Martin Brotman, then CEO of the health system, asked him to get involved, and he also knew Sal Rosselli, who was president of SEIU’s United Healthcare Workers West.
Working with Nancy Pelosi, Giraudo met with both sides until an agreement was hammered out. “On the union side, one person on the negotiating committee had 41 years of service,” he says. “But with the exception of Brotman, just about all the management people [at the center] were new, and didn’t know San Francisco—the only thing they did know was that they didn’t like unions.”
His tireless efforts were praised by the San Francisco Chronicle, which editorialized: “One of the negotiating sections lasted 17 hours. Giraudo stayed with the process until the end.”
Not all his dealings with the newspaper were as amicable. Giraudo recalled the time legendary columnist Herb Caen called to ask for help renegotiating his employment contract.
Although his column was a daily must-read, with a lucrative Macy’s ad placed next to it, Caen was scandalously underpaid.
Giraudo called former Chronicle publisher Richard Thieriot and got bumped to the general counsel, who told him: “Well, you know, Herb doesn’t have to pay for lunch—he gets all his meals for free.” Giraudo said, “How do you know that? Have you had lunch with him? I’ve been with him and seen him pay. Furthermore, you should be paying for his lunches because he’s out there working, getting his stories.”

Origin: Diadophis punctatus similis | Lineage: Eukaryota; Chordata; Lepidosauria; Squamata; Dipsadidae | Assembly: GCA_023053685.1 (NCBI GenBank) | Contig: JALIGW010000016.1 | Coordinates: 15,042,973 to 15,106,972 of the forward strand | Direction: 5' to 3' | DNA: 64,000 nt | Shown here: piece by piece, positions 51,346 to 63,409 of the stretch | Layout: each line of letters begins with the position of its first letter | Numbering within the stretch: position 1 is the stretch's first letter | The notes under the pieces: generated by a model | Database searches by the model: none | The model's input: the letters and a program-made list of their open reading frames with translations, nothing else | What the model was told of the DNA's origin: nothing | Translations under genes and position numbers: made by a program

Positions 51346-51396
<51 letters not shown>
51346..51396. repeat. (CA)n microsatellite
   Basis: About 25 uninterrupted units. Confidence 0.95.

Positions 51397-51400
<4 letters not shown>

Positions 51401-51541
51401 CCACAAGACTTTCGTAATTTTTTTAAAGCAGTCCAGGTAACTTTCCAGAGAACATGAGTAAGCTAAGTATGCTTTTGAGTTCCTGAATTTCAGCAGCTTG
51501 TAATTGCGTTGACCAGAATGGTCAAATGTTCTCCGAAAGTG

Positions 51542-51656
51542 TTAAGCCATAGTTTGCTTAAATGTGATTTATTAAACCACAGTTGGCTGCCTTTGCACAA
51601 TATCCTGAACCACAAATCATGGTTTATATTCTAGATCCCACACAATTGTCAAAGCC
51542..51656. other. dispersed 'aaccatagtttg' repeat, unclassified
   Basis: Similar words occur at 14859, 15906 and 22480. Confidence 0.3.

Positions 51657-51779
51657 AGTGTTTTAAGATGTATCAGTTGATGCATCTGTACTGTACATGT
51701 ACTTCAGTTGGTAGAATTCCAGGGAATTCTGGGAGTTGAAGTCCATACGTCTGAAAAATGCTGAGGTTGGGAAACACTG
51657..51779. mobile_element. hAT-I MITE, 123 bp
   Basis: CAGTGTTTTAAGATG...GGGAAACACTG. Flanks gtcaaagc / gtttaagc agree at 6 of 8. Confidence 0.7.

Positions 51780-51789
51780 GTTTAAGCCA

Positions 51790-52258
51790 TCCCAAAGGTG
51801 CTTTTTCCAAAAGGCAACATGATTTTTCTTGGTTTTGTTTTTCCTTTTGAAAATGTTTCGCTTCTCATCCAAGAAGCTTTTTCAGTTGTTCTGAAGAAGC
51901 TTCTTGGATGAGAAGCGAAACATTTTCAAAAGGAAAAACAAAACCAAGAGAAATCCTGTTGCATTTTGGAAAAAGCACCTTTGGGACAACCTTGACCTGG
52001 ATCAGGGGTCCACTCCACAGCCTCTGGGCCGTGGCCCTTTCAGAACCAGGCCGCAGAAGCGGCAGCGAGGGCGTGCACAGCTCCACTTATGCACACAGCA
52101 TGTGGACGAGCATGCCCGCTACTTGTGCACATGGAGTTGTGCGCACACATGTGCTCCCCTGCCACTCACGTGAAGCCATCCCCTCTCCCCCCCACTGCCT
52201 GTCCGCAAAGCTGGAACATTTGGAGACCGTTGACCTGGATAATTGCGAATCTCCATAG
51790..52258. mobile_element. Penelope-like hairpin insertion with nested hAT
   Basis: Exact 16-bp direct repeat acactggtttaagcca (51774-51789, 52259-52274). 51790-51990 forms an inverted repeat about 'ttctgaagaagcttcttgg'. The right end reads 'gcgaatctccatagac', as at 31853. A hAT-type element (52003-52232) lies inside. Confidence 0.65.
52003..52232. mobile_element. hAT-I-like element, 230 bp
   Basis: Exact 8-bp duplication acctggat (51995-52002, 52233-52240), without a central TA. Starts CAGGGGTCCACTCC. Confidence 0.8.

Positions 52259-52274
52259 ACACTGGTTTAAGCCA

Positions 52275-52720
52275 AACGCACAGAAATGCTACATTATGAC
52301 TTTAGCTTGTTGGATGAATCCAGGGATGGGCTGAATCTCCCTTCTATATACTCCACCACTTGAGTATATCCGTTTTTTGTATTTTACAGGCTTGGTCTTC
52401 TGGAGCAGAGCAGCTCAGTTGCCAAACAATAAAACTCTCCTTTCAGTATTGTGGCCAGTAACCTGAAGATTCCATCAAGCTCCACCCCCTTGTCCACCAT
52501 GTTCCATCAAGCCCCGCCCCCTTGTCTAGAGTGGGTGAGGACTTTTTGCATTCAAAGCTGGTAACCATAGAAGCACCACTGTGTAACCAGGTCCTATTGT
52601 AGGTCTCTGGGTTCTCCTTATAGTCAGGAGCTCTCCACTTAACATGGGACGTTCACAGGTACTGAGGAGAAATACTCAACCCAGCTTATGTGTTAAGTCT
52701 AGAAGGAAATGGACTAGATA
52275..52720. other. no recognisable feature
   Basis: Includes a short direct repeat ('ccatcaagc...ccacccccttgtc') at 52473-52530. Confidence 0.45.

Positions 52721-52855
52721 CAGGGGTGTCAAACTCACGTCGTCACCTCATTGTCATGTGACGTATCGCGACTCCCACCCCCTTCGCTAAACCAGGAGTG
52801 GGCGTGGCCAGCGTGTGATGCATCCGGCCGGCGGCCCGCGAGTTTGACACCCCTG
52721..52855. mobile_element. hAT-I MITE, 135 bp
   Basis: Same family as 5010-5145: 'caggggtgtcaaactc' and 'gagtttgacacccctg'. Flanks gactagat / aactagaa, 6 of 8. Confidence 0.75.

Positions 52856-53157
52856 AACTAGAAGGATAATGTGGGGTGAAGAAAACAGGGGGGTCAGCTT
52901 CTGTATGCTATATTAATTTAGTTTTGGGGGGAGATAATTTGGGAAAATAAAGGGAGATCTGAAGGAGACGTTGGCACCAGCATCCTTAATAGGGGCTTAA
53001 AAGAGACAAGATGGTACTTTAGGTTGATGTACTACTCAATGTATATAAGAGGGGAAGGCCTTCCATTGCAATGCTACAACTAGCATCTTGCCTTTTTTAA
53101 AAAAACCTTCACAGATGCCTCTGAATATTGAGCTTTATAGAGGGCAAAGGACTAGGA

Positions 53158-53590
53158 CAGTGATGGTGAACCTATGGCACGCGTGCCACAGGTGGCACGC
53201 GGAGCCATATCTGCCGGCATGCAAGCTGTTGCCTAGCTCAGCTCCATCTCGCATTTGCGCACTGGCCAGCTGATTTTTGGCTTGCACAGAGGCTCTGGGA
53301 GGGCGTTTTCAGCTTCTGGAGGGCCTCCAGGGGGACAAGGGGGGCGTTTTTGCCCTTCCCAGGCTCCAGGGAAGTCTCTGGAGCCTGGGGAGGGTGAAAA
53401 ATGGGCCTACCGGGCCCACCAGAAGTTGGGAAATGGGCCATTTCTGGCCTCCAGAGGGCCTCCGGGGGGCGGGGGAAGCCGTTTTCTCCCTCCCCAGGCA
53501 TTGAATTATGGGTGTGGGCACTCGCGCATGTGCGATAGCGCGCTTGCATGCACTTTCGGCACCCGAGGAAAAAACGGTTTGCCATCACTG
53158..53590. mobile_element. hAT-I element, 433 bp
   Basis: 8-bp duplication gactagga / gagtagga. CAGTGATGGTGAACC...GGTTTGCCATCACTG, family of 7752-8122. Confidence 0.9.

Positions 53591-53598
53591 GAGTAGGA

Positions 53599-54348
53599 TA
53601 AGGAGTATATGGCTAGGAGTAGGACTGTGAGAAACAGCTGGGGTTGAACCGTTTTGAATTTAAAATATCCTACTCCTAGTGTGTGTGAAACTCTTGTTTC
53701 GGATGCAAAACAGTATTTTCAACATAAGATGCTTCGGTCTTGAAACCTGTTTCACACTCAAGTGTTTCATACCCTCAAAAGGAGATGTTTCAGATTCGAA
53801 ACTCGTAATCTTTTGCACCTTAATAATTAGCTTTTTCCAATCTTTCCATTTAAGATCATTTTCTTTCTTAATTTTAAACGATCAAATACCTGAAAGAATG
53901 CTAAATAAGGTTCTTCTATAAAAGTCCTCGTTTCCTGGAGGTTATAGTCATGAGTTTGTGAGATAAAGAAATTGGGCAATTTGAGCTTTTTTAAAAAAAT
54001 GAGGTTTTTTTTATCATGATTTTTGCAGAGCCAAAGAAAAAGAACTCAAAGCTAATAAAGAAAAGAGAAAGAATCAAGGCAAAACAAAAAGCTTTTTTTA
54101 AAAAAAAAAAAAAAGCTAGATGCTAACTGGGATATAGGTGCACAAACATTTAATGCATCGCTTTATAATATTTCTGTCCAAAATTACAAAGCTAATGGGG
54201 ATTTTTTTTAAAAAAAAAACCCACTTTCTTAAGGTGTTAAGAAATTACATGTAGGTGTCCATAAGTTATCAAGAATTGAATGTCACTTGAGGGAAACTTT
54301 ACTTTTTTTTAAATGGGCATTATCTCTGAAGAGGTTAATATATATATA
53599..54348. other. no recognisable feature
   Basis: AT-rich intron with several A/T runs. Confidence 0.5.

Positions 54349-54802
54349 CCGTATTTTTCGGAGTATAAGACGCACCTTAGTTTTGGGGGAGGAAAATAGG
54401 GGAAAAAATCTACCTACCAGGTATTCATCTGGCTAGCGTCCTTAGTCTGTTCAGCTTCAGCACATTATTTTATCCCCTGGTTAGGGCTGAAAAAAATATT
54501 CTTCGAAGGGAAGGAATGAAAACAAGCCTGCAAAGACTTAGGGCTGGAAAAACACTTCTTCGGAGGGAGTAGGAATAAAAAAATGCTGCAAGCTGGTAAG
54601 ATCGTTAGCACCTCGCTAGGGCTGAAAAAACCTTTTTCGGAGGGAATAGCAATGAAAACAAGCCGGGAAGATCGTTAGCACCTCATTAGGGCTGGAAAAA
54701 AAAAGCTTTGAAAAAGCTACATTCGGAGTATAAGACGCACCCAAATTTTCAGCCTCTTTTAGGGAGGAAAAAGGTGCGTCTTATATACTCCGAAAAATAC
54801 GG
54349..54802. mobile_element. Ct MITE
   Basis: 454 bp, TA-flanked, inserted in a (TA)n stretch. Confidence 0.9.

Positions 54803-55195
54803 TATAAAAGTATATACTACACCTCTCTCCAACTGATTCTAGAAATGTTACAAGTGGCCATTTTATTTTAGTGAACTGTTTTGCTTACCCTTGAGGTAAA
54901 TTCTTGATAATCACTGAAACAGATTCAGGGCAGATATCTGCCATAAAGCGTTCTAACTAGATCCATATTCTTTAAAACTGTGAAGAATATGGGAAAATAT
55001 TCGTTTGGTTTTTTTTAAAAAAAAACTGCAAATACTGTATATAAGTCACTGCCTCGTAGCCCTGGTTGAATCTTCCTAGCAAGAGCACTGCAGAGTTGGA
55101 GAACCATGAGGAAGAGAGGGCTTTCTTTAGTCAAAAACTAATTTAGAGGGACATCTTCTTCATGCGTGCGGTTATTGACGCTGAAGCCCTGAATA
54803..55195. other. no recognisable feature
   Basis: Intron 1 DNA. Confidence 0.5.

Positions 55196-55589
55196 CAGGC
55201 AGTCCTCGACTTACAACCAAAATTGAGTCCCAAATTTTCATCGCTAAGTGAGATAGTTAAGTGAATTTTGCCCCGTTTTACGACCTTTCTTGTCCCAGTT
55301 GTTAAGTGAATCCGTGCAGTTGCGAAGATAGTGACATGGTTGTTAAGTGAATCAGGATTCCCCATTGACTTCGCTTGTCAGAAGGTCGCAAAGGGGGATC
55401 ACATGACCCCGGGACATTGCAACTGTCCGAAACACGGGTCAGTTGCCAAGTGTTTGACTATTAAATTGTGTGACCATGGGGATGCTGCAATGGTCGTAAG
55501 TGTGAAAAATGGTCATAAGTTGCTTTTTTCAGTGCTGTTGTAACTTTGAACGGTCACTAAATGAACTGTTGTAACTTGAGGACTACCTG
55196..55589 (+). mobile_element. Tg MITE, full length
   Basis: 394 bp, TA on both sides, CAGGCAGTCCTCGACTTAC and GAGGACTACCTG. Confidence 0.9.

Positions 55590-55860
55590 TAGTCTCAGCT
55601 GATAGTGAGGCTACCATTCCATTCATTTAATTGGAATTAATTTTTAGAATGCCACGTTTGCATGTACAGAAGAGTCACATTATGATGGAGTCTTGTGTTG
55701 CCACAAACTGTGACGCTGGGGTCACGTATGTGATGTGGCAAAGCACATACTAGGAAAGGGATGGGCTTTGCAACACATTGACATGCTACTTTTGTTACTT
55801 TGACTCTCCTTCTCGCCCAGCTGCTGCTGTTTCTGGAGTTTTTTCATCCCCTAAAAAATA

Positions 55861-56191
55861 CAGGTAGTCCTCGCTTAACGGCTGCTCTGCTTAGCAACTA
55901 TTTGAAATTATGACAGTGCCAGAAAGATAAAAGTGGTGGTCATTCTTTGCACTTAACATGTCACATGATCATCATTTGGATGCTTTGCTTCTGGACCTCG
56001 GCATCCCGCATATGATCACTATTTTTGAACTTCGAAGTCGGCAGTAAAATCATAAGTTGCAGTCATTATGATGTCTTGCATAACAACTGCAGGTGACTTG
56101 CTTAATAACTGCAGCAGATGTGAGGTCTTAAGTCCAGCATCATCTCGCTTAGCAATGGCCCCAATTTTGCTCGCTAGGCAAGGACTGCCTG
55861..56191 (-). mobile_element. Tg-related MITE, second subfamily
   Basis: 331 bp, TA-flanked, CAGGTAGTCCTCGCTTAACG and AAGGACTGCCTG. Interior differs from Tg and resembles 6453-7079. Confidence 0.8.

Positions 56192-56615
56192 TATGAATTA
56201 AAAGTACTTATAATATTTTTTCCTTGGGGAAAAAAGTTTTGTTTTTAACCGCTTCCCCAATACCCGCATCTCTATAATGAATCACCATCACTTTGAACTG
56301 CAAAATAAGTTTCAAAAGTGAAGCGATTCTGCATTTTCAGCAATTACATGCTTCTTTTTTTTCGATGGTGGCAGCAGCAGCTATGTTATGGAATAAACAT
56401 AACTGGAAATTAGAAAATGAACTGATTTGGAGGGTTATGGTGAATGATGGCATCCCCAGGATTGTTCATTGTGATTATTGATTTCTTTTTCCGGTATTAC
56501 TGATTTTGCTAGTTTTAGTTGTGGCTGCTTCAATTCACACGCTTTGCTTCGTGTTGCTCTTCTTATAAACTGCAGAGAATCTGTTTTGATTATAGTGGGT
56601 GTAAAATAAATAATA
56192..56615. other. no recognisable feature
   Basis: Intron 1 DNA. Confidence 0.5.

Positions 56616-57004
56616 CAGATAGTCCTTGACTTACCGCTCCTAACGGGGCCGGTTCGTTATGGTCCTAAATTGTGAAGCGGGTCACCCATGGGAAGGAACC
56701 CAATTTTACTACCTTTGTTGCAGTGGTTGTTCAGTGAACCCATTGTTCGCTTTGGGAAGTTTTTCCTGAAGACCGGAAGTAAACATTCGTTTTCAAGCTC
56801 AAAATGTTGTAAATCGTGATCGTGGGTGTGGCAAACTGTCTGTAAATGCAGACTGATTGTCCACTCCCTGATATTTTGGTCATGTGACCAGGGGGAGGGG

After calling Macy’s and getting an assurance that they’d pay even more for the prime position, Giraudo informed the barrister: “We’ve changed our strategy—we don’t want to talk to you anymore about nickels and dimes. We want to buy the page and sell it back to Macy’s or The Emporium.”
He then told Caen, “I want you to go to lunch with Willie Hearst (former San Francisco Examiner publisher William Randolph Hearst III] in a very public place. I don’t care what you talk about—you can talk about squirrels.”
Giraudo laughs. “Before you know it, we had the whole thing wrapped up. He tripled his salary, and got an expense account and an annuity.” The same deal-making prowess allowed him to repurchase Boudin in 2002 after it was sold to Specialty Foods in 1993.
“They paid us over $1 billion,” he says. “But they were over-leveraged. Boudin was the sole survivor; they’d lost the other companies we’d previously acquired. So we bought it back.”
But the cause closest to his heart is the De Marillac Academy, which he formed with his wife, Suzanne, in 2001. “The children go to school from 7:30 in the morning until 5:30 in the evening, eat two and a half meals a day there, and are provided every form of support you would get at an expensive prep school,” he emphasizes.
That dedication remains Giraudo’s credo. He repeats cherished advice from his parents, whose words he’s long sought to honor.
“My mother used to say, ‘Don’t look at your friends’ faults—if you do, you’ll have no friends.’ My father said, ‘You can do anything, but don’t lie, cheat or steal.’ It’s a combination of those two dispositions that’s enabled me to see other people for what they are, to realize who I am and never try to pretend to be something else.”